Officials at the University of Illinois at Urbana–Champaign, the semi-prestigious flagship school of the state’s college system, attempted to prohibit a student-led memorial honoring victims of the Sept. 11, 2001 terrorist attacks this week by claiming that it could interfere with campus lawn-care efforts.
Forceful pushback by students led the administrators to back down — quickly, reports The College Fix.
The University of Illinois chapter of the College Republicans initially approached the administration weeks ago to request permission to plant 2,977 small American flags close together on the quad to honor the 2,977 people who died during terrorist attack (including over 400 police officers and firefighters).
Dementro Powell, an assistant director for student programs and activities at the taxpayer-funded school, declined the request.
According to Chris Piper, president of the campus College Republicans chapter, Powell claimed that planting the small flags on the quad would obstruct with the “irrigation system” and might negatively affect the administration’s lawn care efforts.
Piper observed that each of the miniature flags would be pushed half an inch in the ground. However, Powell was unmoved.
According to Piper, the university official suggested that the College Republicans could place the 2,977 flags in 2,977 cups of sand or in 2,977 individual cardboard foundations. In any case, the flag sticks could not enter the ground.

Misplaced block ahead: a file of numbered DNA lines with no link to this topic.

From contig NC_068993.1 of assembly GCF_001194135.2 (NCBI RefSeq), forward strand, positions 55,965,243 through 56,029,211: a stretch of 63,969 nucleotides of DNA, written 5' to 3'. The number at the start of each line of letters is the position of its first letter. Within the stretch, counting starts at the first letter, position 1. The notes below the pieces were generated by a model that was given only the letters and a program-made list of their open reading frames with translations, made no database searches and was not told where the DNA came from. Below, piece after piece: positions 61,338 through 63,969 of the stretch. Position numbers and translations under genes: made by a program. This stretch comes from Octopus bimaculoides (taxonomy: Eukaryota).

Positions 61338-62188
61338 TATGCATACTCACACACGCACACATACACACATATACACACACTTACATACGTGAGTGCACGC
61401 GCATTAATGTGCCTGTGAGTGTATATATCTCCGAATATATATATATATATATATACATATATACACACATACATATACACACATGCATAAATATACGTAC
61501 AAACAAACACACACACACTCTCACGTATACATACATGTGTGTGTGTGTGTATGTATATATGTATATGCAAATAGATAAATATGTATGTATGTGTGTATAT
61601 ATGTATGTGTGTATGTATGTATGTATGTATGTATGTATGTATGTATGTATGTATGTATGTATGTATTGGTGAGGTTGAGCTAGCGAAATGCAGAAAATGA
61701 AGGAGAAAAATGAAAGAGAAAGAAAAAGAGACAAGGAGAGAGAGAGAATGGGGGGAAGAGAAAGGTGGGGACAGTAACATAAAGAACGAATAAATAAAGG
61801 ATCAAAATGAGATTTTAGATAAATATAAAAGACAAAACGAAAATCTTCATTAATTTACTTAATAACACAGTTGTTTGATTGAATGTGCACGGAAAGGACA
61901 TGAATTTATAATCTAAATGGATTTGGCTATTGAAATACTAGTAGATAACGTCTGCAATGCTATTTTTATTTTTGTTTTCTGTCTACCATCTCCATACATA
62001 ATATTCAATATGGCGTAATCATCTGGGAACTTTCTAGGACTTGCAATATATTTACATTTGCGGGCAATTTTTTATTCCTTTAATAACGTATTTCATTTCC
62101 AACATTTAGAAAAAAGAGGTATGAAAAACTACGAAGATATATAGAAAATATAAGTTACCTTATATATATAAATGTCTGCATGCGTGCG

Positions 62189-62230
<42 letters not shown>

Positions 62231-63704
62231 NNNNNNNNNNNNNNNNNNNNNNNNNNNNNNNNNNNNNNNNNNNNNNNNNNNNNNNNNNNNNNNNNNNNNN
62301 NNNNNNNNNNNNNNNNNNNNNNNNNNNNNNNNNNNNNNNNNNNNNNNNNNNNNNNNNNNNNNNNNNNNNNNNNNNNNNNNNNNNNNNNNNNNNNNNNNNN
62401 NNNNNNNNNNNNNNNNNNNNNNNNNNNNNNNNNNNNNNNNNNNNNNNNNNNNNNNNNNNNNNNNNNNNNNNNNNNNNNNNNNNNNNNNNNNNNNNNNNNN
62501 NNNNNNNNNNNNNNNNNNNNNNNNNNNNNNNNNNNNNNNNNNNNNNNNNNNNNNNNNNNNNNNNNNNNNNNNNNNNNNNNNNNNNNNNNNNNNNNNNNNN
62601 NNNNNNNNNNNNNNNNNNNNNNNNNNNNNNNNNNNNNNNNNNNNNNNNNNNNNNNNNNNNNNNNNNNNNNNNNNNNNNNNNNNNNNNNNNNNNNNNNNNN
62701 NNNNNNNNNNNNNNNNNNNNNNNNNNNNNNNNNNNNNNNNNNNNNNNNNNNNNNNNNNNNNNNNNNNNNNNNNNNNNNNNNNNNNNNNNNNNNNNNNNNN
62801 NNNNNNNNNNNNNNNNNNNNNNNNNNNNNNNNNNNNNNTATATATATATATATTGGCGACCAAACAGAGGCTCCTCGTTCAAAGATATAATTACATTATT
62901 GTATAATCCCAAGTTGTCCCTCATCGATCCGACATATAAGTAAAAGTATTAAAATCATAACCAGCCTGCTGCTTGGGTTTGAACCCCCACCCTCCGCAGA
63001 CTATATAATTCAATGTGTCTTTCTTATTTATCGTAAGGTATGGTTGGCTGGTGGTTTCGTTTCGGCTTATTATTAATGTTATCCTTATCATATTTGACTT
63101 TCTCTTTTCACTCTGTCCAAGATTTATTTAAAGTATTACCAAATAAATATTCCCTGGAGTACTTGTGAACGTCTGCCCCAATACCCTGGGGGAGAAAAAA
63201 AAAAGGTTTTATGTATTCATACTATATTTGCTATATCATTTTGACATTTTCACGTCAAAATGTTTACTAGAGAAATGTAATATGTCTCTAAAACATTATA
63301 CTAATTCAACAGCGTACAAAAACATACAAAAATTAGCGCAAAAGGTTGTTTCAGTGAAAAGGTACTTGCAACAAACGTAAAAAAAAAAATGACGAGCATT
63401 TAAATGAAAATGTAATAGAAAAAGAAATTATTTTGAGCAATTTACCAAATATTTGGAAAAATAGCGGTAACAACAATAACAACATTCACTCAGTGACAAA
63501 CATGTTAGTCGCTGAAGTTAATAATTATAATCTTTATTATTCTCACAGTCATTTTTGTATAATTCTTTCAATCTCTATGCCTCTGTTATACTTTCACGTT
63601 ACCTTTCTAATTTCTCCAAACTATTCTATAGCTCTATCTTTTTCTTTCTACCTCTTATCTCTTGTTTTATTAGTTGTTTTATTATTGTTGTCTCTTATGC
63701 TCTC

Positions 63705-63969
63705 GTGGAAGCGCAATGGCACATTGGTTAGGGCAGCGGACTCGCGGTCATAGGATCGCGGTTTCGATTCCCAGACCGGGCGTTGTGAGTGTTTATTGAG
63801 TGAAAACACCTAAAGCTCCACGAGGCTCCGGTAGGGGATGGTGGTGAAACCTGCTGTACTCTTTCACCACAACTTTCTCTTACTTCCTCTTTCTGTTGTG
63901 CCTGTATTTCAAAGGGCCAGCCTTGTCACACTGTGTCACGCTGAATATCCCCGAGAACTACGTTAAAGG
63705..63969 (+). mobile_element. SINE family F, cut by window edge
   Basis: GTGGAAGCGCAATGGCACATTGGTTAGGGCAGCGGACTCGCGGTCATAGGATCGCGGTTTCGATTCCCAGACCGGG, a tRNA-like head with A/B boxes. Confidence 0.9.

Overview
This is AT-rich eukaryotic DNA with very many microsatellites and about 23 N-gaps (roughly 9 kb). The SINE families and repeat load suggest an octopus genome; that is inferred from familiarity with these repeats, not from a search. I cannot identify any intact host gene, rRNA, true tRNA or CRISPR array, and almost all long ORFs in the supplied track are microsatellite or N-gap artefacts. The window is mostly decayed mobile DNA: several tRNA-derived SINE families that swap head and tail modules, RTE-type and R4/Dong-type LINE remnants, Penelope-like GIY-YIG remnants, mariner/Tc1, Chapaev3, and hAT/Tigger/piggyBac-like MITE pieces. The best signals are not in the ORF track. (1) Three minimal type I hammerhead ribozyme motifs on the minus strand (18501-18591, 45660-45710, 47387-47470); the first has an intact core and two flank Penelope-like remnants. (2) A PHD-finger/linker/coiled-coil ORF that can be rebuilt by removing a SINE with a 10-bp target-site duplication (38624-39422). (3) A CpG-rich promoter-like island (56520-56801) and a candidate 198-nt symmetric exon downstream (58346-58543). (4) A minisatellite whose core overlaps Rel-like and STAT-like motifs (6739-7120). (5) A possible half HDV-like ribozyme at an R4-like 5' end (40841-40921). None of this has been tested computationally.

In an email obtained by the Fix, Piper responded by noting that either alternative would “be a great cost and inconvenience.”
Piper also observed that the College Republicans had planted exactly the same flag memorial on the University of Illinois quad in 2012.
Despite his concerns about flags sticking half an inch in the ground on the quad, Powell also proposed that the College Republicans spread the flags out on the quad instead of putting them in a central place. The student activities assistant failed to explain how spreading the flags throughout the quad would diminish any harm to the irrigation system.
On Tuesday, the administration was still insisting that there would be no centralized memorial honoring the people who died as a result of the Sept. 11 attacks.
The College Republicans responded with a grassroots effort. Hundreds of students overwhelmed the University of Illinois chancellor’s office with calls demanding that the 9/11 memorial be allowed.
In short order, school officials caved. Powell, the assistant director for student programs, was overruled.
“Thank you to everyone that has shown such great support of our effort to hold a 9/11 memorial on the Quad,” the College Republicans Facebook page announced late Wednesday afternoon. “Your efforts have been noticed by us and the University. Thankfully, we have reached an agreement that will allow us to place all 2,977 flags for each victim on the Quad on Friday. Without your support, this would not have been accomplished.”